I don't see syntax this high-level to be implementable in a library. It seems like this would require features to be added to the language core. Or do you disagree?

I don't think the exact syntax matters so much as behavior and ease of use, though inner functions and delegates should allow us to get fairly close without any language changes. The most obvious approach would be something like this (note that I haven't given this much thought so it may require some changes): auto x = active( void delegate() { foo(10); } ); auto y = active( void delegate() { a.b(c); } ); auto p = active( Bar delegate() { return new Bar; } ); (p & (x | y)).wait(); // waits on a temporary future group return p.val; Here, the 'active' keyword has been replaced by a function accepting a delegate, and future group logic uses bitwise operators instead of their logical operators (operating a bit like simple expression templates). Also, the 'val' member is used in place of implicit type conversion to get at the returned value, if one exists. This sort of thing seems preferable to explicit use of threads and locks, but I feel it's merely the first step towards something better. Hopefully, better ideas will present themselves once we have a chance to play with the idea a bit, as I'm not sure I'd actually propose language changes to support this sort of thing quite yet. Sean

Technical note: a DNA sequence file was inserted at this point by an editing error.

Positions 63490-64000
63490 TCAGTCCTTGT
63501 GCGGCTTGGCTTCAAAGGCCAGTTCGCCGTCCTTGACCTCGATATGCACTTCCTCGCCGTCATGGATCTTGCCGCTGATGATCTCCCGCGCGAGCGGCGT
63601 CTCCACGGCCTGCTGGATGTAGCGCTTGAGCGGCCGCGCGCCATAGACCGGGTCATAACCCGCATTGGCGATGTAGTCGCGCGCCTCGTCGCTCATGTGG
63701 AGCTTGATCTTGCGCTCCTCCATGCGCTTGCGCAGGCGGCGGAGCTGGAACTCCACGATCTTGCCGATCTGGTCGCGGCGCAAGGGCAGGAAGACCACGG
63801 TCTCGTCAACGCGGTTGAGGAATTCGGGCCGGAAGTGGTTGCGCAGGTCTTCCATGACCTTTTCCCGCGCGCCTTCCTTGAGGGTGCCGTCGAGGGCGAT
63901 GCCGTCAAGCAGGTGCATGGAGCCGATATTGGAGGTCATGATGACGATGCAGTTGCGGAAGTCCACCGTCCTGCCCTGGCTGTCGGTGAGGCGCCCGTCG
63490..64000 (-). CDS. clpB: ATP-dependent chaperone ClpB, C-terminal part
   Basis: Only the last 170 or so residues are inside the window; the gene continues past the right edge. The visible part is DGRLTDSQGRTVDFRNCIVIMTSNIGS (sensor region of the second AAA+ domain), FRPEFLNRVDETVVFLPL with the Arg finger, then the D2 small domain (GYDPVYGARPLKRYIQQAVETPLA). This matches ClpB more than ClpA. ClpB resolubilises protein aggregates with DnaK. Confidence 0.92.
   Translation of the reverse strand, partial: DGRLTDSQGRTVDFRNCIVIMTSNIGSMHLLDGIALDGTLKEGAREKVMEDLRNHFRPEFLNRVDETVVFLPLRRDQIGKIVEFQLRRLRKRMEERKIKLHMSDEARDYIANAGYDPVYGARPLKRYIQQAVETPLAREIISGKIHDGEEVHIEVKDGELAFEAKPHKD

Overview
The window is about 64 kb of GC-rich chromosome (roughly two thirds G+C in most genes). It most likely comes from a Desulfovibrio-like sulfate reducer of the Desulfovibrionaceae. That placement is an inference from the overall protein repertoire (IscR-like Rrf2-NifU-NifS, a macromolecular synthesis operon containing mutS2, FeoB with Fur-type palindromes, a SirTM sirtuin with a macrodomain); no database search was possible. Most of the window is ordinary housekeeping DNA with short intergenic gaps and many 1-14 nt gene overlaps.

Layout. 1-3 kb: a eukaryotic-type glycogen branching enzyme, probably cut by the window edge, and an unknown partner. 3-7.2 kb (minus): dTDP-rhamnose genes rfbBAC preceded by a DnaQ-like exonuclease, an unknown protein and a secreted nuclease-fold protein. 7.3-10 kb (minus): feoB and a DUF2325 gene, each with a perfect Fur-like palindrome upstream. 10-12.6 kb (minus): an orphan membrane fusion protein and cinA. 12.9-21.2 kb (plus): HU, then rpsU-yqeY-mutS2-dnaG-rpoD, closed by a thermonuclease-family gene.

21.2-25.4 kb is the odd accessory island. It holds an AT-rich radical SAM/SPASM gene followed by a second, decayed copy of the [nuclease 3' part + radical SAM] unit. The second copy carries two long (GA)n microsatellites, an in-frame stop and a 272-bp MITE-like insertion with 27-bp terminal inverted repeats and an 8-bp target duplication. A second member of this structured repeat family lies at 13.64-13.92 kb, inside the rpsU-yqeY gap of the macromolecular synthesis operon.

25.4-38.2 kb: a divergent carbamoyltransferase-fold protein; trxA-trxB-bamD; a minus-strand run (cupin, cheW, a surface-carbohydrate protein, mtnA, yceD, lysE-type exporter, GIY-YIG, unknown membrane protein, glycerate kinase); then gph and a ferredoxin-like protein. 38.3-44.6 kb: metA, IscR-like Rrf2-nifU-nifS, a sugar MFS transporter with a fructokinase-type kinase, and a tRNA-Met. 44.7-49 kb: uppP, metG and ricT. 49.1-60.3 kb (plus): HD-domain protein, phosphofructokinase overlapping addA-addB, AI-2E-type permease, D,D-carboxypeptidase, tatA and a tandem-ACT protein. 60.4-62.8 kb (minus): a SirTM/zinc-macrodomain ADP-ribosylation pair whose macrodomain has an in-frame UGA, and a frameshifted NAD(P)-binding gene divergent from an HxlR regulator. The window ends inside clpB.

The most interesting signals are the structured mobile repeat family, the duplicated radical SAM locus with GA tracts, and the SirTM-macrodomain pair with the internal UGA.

Apr 23 2006
parent reply "Craig Black" <cblack ara.com> writes:
 I don't think the exact syntax matters so much as behavior and ease of 
 use, though inner functions and delegates should allow us to get fairly 
 close without any language changes.  The most obvious approach would be 
 something like this (note that I haven't given this much thought so it may 
 require some changes):

     auto x = active( void delegate() { foo(10); } );
     auto y = active( void delegate() { a.b(c); } );
     auto p = active( Bar  delegate() { return new Bar; } );
     (p & (x | y)).wait(); // waits on a temporary future group
     return p.val;

 Here, the 'active' keyword has been replaced by a function accepting a 
 delegate, and future group logic uses bitwise operators instead of their 
 logical operators (operating a bit like simple expression templates). 
 Also, the 'val' member is used in place of implicit type conversion to get 
 at the returned value, if one exists.

 This sort of thing seems preferable to explicit use of threads and locks, 
 but I feel it's merely the first step towards something better. Hopefully, 
 better ideas will present themselves once we have a chance to play with 
 the idea a bit, as I'm not sure I'd actually propose language changes to